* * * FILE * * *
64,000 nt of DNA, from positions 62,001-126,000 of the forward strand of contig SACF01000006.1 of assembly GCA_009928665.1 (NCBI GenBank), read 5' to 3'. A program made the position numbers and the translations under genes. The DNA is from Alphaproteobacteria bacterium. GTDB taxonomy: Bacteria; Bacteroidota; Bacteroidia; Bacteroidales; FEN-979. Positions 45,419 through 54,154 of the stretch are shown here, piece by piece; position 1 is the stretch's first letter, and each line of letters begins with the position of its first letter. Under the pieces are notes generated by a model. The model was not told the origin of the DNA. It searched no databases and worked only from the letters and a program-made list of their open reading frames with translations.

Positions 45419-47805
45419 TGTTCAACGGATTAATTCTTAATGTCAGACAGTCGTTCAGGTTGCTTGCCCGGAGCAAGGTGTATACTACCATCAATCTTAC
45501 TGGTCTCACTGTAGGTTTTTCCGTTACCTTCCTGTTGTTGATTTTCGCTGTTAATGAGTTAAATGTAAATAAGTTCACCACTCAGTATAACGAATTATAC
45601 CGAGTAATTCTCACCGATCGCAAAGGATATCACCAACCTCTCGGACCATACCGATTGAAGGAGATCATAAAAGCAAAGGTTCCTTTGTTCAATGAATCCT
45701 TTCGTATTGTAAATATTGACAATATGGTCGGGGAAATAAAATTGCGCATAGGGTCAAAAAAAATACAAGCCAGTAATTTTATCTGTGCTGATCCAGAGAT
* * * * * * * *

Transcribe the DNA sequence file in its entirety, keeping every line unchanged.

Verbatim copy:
64,000 nt of DNA, from positions 62,001-126,000 of the forward strand of contig SACF01000006.1 of assembly GCA_009928665.1 (NCBI GenBank), read 5' to 3'. A program made the position numbers and the translations under genes. The DNA is from Alphaproteobacteria bacterium. GTDB taxonomy: Bacteria; Bacteroidota; Bacteroidia; Bacteroidales; FEN-979. Positions 45,419 through 54,154 of the stretch are shown here, piece by piece; position 1 is the stretch's first letter, and each line of letters begins with the position of its first letter. Under the pieces are notes generated by a model. The model was not told the origin of the DNA. It searched no databases and worked only from the letters and a program-made list of their open reading frames with translations.

Positions 45419-47805
45419 TGTTCAACGGATTAATTCTTAATGTCAGACAGTCGTTCAGGTTGCTTGCCCGGAGCAAGGTGTATACTACCATCAATCTTAC
45501 TGGTCTCACTGTAGGTTTTTCCGTTACCTTCCTGTTGTTGATTTTCGCTGTTAATGAGTTAAATGTAAATAAGTTCACCACTCAGTATAACGAATTATAC
45601 CGAGTAATTCTCACCGATCGCAAAGGATATCACCAACCTCTCGGACCATACCGATTGAAGGAGATCATAAAAGCAAAGGTTCCTTTGTTCAATGAATCCT
45701 TTCGTATTGTAAATATTGACAATATGGTCGGGGAAATAAAATTGCGCATAGGGTCAAAAAAAATACAAGCCAGTAATTTTATCTGTGCTGATCCAGAGAT